Optical illusions images PowerPoint version

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OPTICAL ILLUSIONS
Natural beauty
The eye says it’s a flower, the brain thinks it’s a face. Carefully positioned images can cause
discrepancies between the actual image and the perception created by the brain.
Credit: Tom Wigley/Flickr, CC BY-NC-SA 2.0.
When the world was flat
This garden in Paris is made up of grass at different heights and white lines. The area is oblong in
shape, but from one angle it looks like a sphere.
Credit: Jeff Hester/Flickr CC BY-NC-SA 2.0
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Going up?
Obscured horizons and the contrasting slopes of the landscape and trees often cause people to
lose their bearing on this downwards ‘gravity’ hill.
Credit: Ray/Flickr, CC BY-NC-ND 2.0
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I didn’t use Photoshop
A photo of the whole monitor is taken with a hand in front of the screen, and is then set as the
background on the monitor. The note is then opened over the top of the new background.
Credit: Evan/Flickr, CC BY-ND 2.0
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Spiralling snakes
This image appears to be moving; the brain detects movement, but this is actually triggered by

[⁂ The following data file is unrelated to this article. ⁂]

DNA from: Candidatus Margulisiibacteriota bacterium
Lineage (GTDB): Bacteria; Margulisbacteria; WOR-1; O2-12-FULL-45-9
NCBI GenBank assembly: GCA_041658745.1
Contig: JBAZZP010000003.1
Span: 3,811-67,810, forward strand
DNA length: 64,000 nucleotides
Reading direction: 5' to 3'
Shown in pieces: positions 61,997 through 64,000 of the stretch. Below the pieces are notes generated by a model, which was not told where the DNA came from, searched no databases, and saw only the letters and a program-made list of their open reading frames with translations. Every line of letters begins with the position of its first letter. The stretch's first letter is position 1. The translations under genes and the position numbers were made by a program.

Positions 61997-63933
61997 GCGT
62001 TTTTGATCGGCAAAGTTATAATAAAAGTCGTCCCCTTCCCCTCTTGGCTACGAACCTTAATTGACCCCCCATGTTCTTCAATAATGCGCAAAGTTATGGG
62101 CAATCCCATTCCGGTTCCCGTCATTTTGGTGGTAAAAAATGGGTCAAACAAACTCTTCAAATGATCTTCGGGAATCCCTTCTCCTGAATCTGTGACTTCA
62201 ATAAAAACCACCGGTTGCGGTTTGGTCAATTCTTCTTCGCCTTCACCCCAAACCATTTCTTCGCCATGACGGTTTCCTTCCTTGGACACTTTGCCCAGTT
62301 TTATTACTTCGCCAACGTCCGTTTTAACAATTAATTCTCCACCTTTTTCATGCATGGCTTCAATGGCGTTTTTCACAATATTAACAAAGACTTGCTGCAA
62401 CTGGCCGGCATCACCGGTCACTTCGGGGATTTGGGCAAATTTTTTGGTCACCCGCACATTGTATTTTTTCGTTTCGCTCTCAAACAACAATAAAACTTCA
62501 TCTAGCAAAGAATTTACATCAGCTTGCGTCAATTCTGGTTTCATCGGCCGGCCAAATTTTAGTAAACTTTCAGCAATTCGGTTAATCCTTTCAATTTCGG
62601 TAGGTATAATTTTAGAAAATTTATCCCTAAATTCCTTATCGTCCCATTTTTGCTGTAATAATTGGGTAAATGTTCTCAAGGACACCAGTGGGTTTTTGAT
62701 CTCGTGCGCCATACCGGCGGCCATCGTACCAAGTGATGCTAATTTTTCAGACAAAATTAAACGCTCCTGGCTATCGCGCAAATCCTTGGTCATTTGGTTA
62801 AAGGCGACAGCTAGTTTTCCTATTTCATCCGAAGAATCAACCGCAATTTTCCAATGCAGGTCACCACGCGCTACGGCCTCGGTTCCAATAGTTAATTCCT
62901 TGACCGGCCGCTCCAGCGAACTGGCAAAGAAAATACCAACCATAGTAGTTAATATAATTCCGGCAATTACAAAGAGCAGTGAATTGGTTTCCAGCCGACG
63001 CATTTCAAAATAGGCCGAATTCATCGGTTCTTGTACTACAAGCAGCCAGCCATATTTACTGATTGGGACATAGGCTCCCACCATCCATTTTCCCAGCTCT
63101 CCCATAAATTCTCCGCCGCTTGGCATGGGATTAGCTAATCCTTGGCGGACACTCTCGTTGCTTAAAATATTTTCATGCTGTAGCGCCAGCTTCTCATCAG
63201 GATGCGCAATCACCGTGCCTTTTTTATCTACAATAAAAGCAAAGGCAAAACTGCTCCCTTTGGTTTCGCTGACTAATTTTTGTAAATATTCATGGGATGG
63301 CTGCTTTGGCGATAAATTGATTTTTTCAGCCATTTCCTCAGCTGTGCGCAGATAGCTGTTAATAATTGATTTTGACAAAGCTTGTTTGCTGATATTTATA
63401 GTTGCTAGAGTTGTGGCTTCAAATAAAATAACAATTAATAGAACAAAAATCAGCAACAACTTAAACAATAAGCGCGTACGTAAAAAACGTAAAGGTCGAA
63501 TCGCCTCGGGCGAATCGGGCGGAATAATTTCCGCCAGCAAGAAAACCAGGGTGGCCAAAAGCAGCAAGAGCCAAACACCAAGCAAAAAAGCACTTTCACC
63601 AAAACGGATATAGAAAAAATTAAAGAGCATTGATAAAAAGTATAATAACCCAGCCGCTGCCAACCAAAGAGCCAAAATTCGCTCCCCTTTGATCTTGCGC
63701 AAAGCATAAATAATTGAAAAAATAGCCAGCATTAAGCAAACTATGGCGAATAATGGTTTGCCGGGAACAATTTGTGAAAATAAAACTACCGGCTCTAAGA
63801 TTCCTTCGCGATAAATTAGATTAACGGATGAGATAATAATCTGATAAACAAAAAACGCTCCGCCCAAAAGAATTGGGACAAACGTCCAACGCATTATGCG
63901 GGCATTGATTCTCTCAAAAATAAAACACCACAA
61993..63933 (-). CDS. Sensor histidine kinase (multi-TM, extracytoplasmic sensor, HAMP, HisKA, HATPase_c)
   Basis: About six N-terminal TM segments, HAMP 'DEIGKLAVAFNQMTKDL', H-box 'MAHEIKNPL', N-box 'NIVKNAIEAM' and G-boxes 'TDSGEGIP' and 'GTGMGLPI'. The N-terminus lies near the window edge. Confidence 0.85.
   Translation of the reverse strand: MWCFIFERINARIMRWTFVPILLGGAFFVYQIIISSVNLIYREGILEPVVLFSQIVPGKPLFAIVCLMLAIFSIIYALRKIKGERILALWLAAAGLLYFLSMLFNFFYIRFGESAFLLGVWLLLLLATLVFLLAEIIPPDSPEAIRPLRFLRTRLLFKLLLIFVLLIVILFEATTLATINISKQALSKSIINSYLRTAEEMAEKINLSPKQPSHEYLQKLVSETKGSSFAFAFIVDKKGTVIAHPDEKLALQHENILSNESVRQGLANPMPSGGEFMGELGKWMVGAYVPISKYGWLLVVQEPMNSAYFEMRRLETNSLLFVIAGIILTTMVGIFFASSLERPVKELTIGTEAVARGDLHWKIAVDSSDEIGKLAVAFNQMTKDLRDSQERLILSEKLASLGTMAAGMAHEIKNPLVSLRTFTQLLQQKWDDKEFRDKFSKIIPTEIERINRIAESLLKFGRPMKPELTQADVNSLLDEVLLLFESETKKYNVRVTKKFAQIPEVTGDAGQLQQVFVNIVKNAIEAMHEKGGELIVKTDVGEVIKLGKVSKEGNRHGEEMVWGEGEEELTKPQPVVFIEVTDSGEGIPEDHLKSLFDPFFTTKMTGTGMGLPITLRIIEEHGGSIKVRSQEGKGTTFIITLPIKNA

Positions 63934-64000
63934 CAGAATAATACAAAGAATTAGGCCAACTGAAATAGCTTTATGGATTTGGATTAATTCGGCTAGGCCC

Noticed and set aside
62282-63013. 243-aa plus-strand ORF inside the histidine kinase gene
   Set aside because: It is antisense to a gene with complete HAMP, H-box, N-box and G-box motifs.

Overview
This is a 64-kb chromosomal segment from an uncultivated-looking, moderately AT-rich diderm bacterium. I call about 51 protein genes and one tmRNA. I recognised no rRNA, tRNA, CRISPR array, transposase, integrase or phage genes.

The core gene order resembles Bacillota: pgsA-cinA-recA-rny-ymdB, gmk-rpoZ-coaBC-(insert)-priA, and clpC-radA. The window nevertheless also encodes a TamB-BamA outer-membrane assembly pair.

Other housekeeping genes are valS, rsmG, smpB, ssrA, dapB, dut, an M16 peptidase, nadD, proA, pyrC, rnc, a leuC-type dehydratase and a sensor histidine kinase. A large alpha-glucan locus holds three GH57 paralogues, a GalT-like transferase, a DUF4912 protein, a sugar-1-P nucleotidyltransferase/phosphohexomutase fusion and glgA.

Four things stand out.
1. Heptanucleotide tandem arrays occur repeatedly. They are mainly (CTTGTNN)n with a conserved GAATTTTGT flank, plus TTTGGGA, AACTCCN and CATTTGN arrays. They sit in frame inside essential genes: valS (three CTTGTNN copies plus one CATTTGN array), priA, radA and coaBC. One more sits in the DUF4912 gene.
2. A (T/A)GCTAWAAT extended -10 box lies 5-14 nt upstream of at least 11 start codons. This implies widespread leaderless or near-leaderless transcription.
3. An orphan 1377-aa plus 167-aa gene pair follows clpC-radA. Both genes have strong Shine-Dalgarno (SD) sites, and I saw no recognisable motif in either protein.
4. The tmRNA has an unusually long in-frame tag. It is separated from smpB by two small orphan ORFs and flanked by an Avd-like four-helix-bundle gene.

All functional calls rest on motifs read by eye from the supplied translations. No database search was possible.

black-and-white edges, through the use of curvature, colour and shape.
Credit: Roman Soto/Flickr, CC BY 2.0
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Black or White?
Figure–ground perception is the tendency to simplify an image into its figure (i.e. its main subject)
and its background. Whether you perceive black or white as the figure determines what you see
(i.e. vase-like columns or men talking).
Credit: Sha Sha Chu/Flickr, CC BY-NC-SA 2.0
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Moving Triangles
The lines running from top to bottom appear tilted but are in fact vertical. Certain shapes and
colours cause the brain to perceive movement in some situations, a phenomenon called retinal slip.
Credit: ClintJCL/Flickr, CC BY-NC-SA 2.0
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Our house
Although this room appears to be cubic, it is actually a trapezoidal shape. The woman is actually
standing much closer to the camera than the man.
Credit: Ian Stannard/Flickr, CC BY-SA 2.0
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Could you live in this?
Two walls placed at very specific angles create what appears to be a complete building from a
particular viewpoint.
Credit: Thom Watson/Flickr, CC BY-NC-SA 2.0
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Reusing our images
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• Cartoon illustrations are © Glen McBeth. We commission Glen to produce these illustrations for
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